Summit News

Low carbon energy slips in policy vacuum

LONDON (Reuters) - Britain’s first clean coal plant will miss a government deadline and its first new nuclear plant will not come on line before 2020, reflecting global climate policy uncertainty, a utility chief said on Thursday. Investments in many pricey, carbon-cutting technologies from wind to nuclear power depend on government support or planning short-cuts to tilt competitiveness in their favor, compared with fossil fuels.

Low-carbon policy "signals" such as a carbon price were still not strong enough, said Paul Golby, chief executive of the UK arm of German utility E.ON AG EONGn.DE. E.ON would shop around for the most supportive country, he added.

“At the moment we have really weak (global) signals for investing in low-carbon technologies, that signal really needs to be stronger,” he told the Reuters Global Climate and Alternative Energy Summit.

The British government had delayed proposals to support the construction of coal plants with attached kit to trap the greenhouse gas carbon dioxide and bury it underground, called carbon capture and storage (CCS), he said.

Britain will fully fund one CCS plant -- to be awarded through a bidding competition -- but has not spelt out how it might fund a further one to three.

“It is vague at the moment. If we can’t develop the technology at the right pace in the UK we’ll look elsewhere to develop it. We’re talking to the Dutch government about support there,” as well as Germany, he said.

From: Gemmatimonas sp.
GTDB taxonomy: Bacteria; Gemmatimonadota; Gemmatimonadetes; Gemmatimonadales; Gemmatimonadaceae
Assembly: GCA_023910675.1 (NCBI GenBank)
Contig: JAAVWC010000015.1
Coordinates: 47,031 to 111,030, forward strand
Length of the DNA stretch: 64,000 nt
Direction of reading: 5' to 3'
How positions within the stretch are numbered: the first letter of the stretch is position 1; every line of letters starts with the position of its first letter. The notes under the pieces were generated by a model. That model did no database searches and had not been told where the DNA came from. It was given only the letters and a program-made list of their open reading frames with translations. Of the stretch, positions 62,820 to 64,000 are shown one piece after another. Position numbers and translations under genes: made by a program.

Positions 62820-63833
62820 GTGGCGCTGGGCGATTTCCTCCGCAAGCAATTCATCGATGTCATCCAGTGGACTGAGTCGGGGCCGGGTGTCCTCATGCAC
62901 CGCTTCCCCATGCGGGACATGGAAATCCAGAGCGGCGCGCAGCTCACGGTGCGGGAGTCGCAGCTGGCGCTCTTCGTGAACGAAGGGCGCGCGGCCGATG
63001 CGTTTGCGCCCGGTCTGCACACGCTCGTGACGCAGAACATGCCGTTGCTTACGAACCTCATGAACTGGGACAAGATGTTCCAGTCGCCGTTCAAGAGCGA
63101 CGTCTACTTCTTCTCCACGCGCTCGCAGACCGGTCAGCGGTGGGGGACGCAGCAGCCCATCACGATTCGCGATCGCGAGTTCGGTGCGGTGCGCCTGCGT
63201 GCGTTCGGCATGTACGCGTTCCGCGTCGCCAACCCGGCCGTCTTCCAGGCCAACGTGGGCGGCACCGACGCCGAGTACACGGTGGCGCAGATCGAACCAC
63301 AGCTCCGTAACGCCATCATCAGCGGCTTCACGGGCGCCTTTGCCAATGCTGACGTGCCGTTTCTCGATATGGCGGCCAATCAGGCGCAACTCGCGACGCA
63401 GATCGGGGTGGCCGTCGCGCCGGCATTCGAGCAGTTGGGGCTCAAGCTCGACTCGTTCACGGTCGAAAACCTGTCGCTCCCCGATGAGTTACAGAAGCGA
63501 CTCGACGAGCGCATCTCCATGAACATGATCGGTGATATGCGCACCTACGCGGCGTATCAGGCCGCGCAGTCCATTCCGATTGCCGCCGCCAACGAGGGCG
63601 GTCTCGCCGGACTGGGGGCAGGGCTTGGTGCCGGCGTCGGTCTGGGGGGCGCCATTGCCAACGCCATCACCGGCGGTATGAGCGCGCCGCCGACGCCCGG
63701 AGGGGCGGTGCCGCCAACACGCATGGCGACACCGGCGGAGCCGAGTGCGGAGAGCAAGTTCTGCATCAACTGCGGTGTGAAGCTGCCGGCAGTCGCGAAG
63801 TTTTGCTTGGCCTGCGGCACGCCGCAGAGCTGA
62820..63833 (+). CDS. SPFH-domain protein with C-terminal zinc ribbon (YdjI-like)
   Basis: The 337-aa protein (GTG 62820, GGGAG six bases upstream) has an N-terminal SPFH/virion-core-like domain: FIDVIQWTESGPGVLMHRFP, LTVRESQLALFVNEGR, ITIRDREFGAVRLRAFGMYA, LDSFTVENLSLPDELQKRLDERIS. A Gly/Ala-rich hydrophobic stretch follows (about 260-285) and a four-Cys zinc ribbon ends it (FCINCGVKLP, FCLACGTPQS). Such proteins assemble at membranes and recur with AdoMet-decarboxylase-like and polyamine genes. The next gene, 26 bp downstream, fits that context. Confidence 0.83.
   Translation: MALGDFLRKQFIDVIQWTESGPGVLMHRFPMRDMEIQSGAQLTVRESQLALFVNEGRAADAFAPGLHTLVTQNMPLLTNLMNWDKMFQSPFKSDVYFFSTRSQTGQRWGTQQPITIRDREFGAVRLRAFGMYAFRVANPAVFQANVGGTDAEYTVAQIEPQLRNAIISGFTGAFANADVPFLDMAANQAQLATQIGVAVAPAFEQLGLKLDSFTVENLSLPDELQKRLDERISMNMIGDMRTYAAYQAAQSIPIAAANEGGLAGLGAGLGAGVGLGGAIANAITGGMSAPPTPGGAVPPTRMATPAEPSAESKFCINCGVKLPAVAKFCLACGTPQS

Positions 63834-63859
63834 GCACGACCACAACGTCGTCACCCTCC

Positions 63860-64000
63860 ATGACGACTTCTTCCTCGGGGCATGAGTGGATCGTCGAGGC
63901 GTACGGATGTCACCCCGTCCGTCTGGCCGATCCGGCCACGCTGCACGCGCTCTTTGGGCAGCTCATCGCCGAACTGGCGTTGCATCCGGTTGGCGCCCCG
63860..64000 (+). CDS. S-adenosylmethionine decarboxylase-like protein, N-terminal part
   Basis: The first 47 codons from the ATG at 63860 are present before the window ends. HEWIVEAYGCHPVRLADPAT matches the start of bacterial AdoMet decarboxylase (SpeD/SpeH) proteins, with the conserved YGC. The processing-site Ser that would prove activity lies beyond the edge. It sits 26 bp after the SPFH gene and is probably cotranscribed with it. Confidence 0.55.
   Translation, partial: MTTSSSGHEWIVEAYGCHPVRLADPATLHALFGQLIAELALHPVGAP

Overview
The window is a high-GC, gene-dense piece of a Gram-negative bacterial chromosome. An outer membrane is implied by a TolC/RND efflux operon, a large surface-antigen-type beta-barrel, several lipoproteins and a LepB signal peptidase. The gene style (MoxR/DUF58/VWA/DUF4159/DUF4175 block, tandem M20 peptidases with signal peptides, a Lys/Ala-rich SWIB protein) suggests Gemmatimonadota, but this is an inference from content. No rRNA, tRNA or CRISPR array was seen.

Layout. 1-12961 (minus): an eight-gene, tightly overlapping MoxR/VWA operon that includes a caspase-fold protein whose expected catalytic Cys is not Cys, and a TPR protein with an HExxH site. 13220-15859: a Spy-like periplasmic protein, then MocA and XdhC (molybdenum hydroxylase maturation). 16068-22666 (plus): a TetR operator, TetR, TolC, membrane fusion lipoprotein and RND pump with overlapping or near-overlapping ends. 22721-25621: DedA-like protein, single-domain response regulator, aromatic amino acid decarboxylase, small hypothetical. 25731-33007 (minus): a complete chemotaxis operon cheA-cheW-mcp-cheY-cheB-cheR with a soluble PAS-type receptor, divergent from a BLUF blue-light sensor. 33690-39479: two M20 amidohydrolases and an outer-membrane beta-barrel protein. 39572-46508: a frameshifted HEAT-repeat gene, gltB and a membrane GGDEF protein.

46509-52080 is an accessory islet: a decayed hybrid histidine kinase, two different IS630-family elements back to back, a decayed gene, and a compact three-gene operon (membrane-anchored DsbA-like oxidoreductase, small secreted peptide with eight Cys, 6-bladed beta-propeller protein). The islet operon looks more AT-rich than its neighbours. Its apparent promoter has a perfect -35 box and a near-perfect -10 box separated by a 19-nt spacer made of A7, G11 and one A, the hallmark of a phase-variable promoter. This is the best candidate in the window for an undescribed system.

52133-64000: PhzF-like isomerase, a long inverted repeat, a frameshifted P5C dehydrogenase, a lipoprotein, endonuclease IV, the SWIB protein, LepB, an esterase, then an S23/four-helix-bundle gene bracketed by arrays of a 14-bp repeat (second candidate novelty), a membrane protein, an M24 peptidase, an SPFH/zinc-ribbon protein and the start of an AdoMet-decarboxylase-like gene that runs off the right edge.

Golby expected a decision on the competition in 2011, and if E.ON won it could complete construction “more likely” by 2016, two years later than the date pin-pointed by deputy energy and climate minister Joan Ruddock on Wednesday.

E.ON would not be able to fully commission the attached CCS unit until “some time” after that, he said.


The world is meant to seal agreement in Copenhagen in December on a new climate pact to replace the Kyoto Protocol. Golby wanted industrialised countries to agree to “reasonably tough” binding carbon emissions to aid low-carbon energy.

“What I’m looking to see is a sufficiently strong agreement to get a much firmer footing for carbon pricing, and for that price to start to move upwards,” he said.

In a joint venture with rival German utility RWE, E.ON UK has proposed two sites for new nuclear plants in Britain. The planning and licensing process would take up to five years, said Golby, targeting 2020 for a first plant.

“It’s clearly not possible to accelerate the build time, whether the licensing can be done more quickly we’re in the hands of various government agencies.”

He expected a “tightened supply market” for electricity in Britain, when spare capacity would fall, in around 2016. “It’s manageable just not quite as comfortable,” he said, expecting excess capacity to fall to around 15 percent from 25 percent.

Recession was impacting on E.ON UK through falling energy consumption and rising bad debts, he added. Electricity sales in Britain were down about 6-7 percent, year on year, he said.

Additional reporting by Michael Szabo; editing by Sue Thomas